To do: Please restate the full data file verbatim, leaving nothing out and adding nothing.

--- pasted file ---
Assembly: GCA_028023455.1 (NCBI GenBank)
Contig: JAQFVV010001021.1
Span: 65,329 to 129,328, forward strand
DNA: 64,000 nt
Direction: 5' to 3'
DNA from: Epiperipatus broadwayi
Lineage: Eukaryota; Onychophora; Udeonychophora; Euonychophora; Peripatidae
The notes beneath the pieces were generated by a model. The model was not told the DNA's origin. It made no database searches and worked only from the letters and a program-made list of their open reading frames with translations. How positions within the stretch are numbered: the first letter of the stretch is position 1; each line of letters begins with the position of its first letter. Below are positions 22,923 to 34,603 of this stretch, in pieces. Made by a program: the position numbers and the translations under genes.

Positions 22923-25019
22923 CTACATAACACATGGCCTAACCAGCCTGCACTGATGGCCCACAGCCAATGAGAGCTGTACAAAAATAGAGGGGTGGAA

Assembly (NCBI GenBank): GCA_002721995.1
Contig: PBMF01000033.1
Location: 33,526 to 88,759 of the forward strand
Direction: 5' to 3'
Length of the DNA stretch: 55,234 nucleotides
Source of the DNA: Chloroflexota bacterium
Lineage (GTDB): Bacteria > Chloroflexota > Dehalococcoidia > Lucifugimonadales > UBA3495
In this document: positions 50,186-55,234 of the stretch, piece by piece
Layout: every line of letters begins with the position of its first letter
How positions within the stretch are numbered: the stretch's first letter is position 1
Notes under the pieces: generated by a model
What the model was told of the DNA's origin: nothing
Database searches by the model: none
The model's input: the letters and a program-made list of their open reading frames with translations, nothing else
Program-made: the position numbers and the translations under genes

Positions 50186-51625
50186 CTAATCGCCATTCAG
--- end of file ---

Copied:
Assembly: GCA_028023455.1 (NCBI GenBank)
Contig: JAQFVV010001021.1
Span: 65,329 to 129,328, forward strand
DNA: 64,000 nt
Direction: 5' to 3'
DNA from: Epiperipatus broadwayi
Lineage: Eukaryota; Onychophora; Udeonychophora; Euonychophora; Peripatidae
The notes beneath the pieces were generated by a model. The model was not told the DNA's origin. It made no database searches and worked only from the letters and a program-made list of their open reading frames with translations. How positions within the stretch are numbered: the first letter of the stretch is position 1; each line of letters begins with the position of its first letter. Below are positions 22,923 to 34,603 of this stretch, in pieces. Made by a program: the position numbers and the translations under genes.

Positions 22923-25019
22923 CTACATAACACATGGCCTAACCAGCCTGCACTGATGGCCCACAGCCAATGAGAGCTGTACAAAAATAGAGGGGTGGAA

Assembly (NCBI GenBank): GCA_002721995.1
Contig: PBMF01000033.1
Location: 33,526 to 88,759 of the forward strand
Direction: 5' to 3'
Length of the DNA stretch: 55,234 nucleotides
Source of the DNA: Chloroflexota bacterium
Lineage (GTDB): Bacteria > Chloroflexota > Dehalococcoidia > Lucifugimonadales > UBA3495
In this document: positions 50,186-55,234 of the stretch, piece by piece
Layout: every line of letters begins with the position of its first letter
How positions within the stretch are numbered: the stretch's first letter is position 1
Notes under the pieces: generated by a model
What the model was told of the DNA's origin: nothing
Database searches by the model: none
The model's input: the letters and a program-made list of their open reading frames with translations, nothing else
Program-made: the position numbers and the translations under genes

Positions 50186-51625
50186 CTAATCGCCATTCAG